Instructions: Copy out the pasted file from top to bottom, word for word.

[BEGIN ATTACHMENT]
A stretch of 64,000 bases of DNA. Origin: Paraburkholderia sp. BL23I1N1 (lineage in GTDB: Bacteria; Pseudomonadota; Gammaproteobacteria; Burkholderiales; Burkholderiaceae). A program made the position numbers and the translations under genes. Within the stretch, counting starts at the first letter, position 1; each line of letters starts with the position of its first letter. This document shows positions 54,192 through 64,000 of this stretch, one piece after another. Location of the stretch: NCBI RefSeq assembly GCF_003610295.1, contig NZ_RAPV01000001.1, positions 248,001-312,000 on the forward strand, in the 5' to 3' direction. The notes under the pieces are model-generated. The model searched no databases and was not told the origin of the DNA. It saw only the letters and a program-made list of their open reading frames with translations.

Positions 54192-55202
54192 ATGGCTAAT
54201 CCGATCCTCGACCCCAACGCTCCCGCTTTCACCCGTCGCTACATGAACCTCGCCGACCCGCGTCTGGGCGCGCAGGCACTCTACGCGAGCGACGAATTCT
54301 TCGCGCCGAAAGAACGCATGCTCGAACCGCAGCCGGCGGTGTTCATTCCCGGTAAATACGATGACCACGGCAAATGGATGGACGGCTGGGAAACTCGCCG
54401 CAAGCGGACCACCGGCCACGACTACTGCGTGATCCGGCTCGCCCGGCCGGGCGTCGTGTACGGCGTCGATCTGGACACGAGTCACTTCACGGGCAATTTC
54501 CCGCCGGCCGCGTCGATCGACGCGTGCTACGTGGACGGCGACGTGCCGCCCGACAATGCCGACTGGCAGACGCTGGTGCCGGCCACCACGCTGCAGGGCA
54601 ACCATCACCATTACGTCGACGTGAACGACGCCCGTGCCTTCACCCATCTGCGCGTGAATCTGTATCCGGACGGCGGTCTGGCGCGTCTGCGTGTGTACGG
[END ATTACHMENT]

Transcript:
A stretch of 64,000 bases of DNA. Origin: Paraburkholderia sp. BL23I1N1 (lineage in GTDB: Bacteria; Pseudomonadota; Gammaproteobacteria; Burkholderiales; Burkholderiaceae). A program made the position numbers and the translations under genes. Within the stretch, counting starts at the first letter, position 1; each line of letters starts with the position of its first letter. This document shows positions 54,192 through 64,000 of this stretch, one piece after another. Location of the stretch: NCBI RefSeq assembly GCF_003610295.1, contig NZ_RAPV01000001.1, positions 248,001-312,000 on the forward strand, in the 5' to 3' direction. The notes under the pieces are model-generated. The model searched no databases and was not told the origin of the DNA. It saw only the letters and a program-made list of their open reading frames with translations.

Positions 54192-55202
54192 ATGGCTAAT
54201 CCGATCCTCGACCCCAACGCTCCCGCTTTCACCCGTCGCTACATGAACCTCGCCGACCCGCGTCTGGGCGCGCAGGCACTCTACGCGAGCGACGAATTCT
54301 TCGCGCCGAAAGAACGCATGCTCGAACCGCAGCCGGCGGTGTTCATTCCCGGTAAATACGATGACCACGGCAAATGGATGGACGGCTGGGAAACTCGCCG
54401 CAAGCGGACCACCGGCCACGACTACTGCGTGATCCGGCTCGCCCGGCCGGGCGTCGTGTACGGCGTCGATCTGGACACGAGTCACTTCACGGGCAATTTC
54501 CCGCCGGCCGCGTCGATCGACGCGTGCTACGTGGACGGCGACGTGCCGCCCGACAATGCCGACTGGCAGACGCTGGTGCCGGCCACCACGCTGCAGGGCA
54601 ACCATCACCATTACGTCGACGTGAACGACGCCCGTGCCTTCACCCATCTGCGCGTGAATCTGTATCCGGACGGCGGTCTGGCGCGTCTGCGTGTGTACGG